Considering the fact that 56.9% of the patients came to the consultation accompanied by their mother, they are the ones who exert the greatest participation in the health of their children. In their study of the relationship between mothers and children, Price et al. (2018)16 concluded that mothers play an important role in determining the age of sexual initiation of their adolescent children. In addition, some publications point out that being raised by a mother who had children in adolescence can lead to an active sex life at an early age or pregnancy in this age group17.

Other studies corroborate our findings that mothers with depressive symptoms18 and alcoholism19 may lead to the same outcome to their children.

The relationship found between the age of alcohol onset and age of sexarche is worrisome, since the first relationship under the influence of alcohol was associated with risk partners, higher chances of being non-consensual and less positive evaluations19,20. In a survey of college students in Beirut, 10% of respondents admitted to having used alcohol or drugs prior to their first sexual experience20, twice as likely to engage in some kind of sexual act they did not want. In another study, conducted with high school students from Curitiba, 47.3% reported having used alcohol before having sex21.

The use of some type of contraceptive method is uncommon because hormonal contraception was performed by less than half of adolescents with active sex life (47.17%). The condom is not remembered by adolescents in Brazil, as it was detected in all relationships in 53.47% and sporadic in 26.08%. In a study in the same city, Dallo et al. (2018)21 found that condom use was 81%, much higher than in our sample. However, they found a decrease to 41.7% among students who drink alcohol on their first sexual intercourse21.

In addition to alcohol use, tobacco also correlates with lower condom use, as observed by a South Korea study with an odds ratio of 1,493. Adolescents with sexarche before 16 years were found to be less likely to use condoms, with an odds ratio of 1,793.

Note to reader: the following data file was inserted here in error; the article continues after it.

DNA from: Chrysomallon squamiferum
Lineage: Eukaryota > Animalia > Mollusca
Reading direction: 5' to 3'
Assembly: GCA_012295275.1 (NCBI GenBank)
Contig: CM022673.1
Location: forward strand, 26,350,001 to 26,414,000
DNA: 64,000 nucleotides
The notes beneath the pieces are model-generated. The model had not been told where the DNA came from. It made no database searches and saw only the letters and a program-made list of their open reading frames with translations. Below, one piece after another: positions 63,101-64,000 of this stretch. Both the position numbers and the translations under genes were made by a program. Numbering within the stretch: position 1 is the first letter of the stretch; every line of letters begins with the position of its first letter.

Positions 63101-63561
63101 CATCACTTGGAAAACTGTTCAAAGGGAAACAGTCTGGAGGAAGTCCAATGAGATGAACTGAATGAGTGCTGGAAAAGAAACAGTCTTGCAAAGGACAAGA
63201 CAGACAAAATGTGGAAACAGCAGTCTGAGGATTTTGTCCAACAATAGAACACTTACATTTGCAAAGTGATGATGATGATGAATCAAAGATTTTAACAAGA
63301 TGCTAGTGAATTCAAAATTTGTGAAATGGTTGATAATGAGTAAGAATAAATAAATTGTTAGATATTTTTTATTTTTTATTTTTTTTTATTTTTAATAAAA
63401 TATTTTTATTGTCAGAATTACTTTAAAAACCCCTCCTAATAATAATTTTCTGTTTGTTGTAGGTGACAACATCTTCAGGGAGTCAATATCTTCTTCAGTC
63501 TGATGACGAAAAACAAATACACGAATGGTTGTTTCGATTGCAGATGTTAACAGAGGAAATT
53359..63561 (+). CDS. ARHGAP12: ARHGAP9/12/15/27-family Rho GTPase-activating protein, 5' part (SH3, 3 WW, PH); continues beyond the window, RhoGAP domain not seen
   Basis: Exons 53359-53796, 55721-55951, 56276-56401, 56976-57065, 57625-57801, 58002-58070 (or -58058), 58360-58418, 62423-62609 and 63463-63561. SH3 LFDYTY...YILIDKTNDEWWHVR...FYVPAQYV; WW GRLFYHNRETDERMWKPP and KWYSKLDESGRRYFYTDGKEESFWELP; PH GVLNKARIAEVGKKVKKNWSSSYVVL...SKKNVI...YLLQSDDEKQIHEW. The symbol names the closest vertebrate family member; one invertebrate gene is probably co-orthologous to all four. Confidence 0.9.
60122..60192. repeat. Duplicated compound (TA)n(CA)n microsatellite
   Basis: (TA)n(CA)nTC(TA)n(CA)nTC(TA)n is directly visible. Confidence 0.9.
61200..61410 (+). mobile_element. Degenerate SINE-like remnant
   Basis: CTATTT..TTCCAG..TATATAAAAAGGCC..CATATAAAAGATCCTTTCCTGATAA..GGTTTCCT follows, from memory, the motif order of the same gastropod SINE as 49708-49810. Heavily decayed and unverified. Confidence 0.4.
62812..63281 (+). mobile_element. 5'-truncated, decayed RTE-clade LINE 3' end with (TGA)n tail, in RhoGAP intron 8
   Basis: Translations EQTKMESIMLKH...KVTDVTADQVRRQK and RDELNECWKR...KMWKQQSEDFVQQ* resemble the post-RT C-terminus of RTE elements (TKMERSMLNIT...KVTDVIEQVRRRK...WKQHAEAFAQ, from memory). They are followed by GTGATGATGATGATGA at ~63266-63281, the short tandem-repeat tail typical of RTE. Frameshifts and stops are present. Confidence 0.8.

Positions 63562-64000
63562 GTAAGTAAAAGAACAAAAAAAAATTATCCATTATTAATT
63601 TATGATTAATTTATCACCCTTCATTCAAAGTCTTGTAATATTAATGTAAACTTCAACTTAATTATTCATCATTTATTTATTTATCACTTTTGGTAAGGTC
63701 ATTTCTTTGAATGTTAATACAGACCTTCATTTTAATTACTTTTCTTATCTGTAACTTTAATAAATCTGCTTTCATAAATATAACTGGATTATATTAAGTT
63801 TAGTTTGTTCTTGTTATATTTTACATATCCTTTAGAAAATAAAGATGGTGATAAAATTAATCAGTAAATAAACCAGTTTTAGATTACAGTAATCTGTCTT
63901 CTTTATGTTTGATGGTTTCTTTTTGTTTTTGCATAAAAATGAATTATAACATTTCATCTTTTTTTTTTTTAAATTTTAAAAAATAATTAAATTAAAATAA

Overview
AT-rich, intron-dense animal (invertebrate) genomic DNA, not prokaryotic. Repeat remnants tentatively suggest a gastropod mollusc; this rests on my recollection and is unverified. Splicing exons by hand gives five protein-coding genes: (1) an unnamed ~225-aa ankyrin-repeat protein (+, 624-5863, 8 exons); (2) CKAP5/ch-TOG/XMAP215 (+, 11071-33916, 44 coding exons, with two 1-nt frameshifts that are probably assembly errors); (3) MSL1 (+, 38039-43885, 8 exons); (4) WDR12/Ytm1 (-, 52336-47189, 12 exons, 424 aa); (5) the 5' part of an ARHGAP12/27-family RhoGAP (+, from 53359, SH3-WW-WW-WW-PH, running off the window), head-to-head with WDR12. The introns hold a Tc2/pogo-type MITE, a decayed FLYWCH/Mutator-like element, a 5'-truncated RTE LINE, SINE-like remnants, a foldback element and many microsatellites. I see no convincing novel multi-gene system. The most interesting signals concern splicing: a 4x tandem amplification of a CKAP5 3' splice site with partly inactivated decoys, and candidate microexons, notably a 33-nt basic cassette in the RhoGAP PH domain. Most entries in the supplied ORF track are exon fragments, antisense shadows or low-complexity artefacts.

The number of sexual partners was influenced by the use of illicit substances, corroborated by a study in Pelotas - Rio Grande do Sul22, where the increase in the number of sexual partners in young people who had used drugs in the last month was higher than who did not use any illicit substances, with an odds ratio of 1.82. The use of licit and illicit substances usually add up, not being isolated facts, which further increases the risk factors for multiple sexual partners.

We conclude that sexual initiation remains precocious in middle adolescence, with low adherence to contraception and prevention of sexually transmitted infections, and that family factors leading to less parental control and a poor parent-child relationship may lead to early sexual intercourse. in about a year. It is noteworthy that the possible risk factors studied are not isolated in each patient, but add to each other, having a cumulative effect. Preventive interventions, intersectoral approach are needed to promote human rights with access to adolescent health services, quality education with longer schooling, safety, sex education, in addition to equitable development, combating early marriage and involvement of male adolescents and youth23 .